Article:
While a money market foray remains off the cards for Greece for now, Cyprus managed to raise 1.5 billion euros on Tuesday in a sale of 10-year bonds, shortly after Standard & Poor’s upgraded the island’s credit rating out of junk status on Friday.
Demand for Nicosia’s new paper came to 5.5 billion euros and the interest rate came to 2.4 percent, beating original estimates for 2.6 percent.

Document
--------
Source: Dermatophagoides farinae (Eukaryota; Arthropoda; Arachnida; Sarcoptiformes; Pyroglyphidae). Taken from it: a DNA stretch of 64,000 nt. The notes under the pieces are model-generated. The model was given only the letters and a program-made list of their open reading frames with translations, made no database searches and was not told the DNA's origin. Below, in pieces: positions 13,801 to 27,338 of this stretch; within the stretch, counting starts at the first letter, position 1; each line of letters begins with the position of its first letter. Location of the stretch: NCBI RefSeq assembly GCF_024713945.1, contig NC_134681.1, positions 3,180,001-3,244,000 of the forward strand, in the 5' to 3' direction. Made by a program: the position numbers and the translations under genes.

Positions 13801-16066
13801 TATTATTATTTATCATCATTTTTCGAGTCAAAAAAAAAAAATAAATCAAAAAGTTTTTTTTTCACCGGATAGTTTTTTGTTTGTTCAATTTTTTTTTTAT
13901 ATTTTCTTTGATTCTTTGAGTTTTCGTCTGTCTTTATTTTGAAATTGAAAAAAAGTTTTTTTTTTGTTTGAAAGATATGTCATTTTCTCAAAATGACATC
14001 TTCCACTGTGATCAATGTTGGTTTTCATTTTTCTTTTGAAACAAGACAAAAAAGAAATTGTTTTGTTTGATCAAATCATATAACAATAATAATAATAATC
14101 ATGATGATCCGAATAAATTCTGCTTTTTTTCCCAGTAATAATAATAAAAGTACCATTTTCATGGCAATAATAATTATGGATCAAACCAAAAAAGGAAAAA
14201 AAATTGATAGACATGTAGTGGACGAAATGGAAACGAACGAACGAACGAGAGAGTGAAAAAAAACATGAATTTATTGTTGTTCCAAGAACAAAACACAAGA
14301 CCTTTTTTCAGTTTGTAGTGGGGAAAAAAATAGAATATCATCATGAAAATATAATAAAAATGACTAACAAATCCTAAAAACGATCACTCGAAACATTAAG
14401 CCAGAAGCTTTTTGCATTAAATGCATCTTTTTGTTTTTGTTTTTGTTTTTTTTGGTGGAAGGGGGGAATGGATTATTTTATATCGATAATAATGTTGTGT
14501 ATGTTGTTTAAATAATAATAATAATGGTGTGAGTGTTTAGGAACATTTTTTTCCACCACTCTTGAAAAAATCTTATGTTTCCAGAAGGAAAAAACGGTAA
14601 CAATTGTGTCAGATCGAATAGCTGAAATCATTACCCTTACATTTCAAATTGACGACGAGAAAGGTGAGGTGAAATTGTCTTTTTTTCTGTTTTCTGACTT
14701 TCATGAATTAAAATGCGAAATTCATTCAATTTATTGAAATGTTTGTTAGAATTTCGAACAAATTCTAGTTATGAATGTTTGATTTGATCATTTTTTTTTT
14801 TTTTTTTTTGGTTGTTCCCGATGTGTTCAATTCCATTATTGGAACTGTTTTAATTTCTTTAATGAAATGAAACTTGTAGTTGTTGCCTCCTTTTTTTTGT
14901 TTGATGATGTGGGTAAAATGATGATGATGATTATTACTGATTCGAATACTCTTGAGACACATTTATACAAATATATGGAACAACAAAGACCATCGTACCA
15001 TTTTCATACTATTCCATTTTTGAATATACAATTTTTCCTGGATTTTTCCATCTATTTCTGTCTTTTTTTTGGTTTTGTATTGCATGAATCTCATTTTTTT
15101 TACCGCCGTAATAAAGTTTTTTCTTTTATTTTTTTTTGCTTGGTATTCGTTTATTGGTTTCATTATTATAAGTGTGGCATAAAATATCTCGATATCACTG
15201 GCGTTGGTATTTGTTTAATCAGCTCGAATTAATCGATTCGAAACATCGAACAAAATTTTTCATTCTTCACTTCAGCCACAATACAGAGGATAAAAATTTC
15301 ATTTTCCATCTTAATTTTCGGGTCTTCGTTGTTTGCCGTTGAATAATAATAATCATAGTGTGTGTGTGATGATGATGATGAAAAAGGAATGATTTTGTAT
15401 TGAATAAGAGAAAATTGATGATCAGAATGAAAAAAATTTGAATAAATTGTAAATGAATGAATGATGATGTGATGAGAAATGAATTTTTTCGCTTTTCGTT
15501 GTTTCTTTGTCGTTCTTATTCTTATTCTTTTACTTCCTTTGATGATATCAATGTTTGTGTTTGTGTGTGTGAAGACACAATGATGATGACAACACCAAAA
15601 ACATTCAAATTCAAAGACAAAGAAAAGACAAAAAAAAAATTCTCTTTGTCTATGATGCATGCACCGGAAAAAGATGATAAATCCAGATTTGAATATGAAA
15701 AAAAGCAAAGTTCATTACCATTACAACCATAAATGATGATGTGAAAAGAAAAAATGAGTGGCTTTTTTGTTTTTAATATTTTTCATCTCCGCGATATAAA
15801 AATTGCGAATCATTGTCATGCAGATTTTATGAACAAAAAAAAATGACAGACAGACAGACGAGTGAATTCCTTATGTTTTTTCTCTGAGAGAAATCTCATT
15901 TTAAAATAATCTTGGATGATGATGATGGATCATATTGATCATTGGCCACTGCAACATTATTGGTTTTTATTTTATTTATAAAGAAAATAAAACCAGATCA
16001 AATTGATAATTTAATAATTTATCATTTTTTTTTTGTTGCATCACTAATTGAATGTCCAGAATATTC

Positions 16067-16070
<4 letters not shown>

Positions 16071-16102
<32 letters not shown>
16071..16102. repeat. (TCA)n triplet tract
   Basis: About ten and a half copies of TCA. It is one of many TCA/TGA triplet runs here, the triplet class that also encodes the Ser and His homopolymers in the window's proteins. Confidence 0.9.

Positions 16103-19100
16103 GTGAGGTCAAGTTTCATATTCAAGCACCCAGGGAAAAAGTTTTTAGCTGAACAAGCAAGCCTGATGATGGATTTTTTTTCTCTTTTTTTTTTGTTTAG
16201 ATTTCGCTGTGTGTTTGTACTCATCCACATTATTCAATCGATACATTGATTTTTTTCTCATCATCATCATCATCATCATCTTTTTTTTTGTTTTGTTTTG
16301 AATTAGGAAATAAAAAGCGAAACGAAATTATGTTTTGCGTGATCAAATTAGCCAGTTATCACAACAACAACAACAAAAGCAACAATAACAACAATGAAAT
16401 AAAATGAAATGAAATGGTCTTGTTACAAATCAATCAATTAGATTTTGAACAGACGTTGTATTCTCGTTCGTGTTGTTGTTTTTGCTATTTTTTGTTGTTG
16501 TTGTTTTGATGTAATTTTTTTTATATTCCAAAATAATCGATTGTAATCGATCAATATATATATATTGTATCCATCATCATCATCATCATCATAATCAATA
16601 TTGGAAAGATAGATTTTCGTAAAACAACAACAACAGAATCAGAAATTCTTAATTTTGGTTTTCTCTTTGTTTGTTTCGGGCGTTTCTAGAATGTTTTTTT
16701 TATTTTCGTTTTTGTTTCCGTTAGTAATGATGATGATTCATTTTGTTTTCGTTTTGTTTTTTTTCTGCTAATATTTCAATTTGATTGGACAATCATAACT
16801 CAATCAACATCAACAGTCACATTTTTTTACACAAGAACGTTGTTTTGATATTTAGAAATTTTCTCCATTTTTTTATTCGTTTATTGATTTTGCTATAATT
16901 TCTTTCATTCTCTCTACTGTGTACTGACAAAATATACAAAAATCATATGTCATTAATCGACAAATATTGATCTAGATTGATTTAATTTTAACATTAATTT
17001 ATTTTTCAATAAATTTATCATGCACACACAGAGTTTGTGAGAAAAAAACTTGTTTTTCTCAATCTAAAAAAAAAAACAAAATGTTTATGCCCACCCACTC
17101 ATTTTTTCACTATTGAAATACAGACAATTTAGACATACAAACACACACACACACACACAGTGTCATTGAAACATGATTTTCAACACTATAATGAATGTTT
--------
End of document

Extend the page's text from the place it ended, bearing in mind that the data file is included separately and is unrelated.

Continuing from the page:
The economies of the two countries are very different, as Greece sees growth this year coming to just 2 percent after its bailout program exit in August, while Cyprus had expanded 4 percent when it emerged from a similar program in 2016.
Athens is shut out of the European Central Bank’s bond-buying program – unlike Nicosia – and the country’s bonds remain ineligible as collateral for cheap ECB credit for Greek banks. Premier Alexis Tsipras admitted this month that Greece may get an investment-grade rating in three years’ time.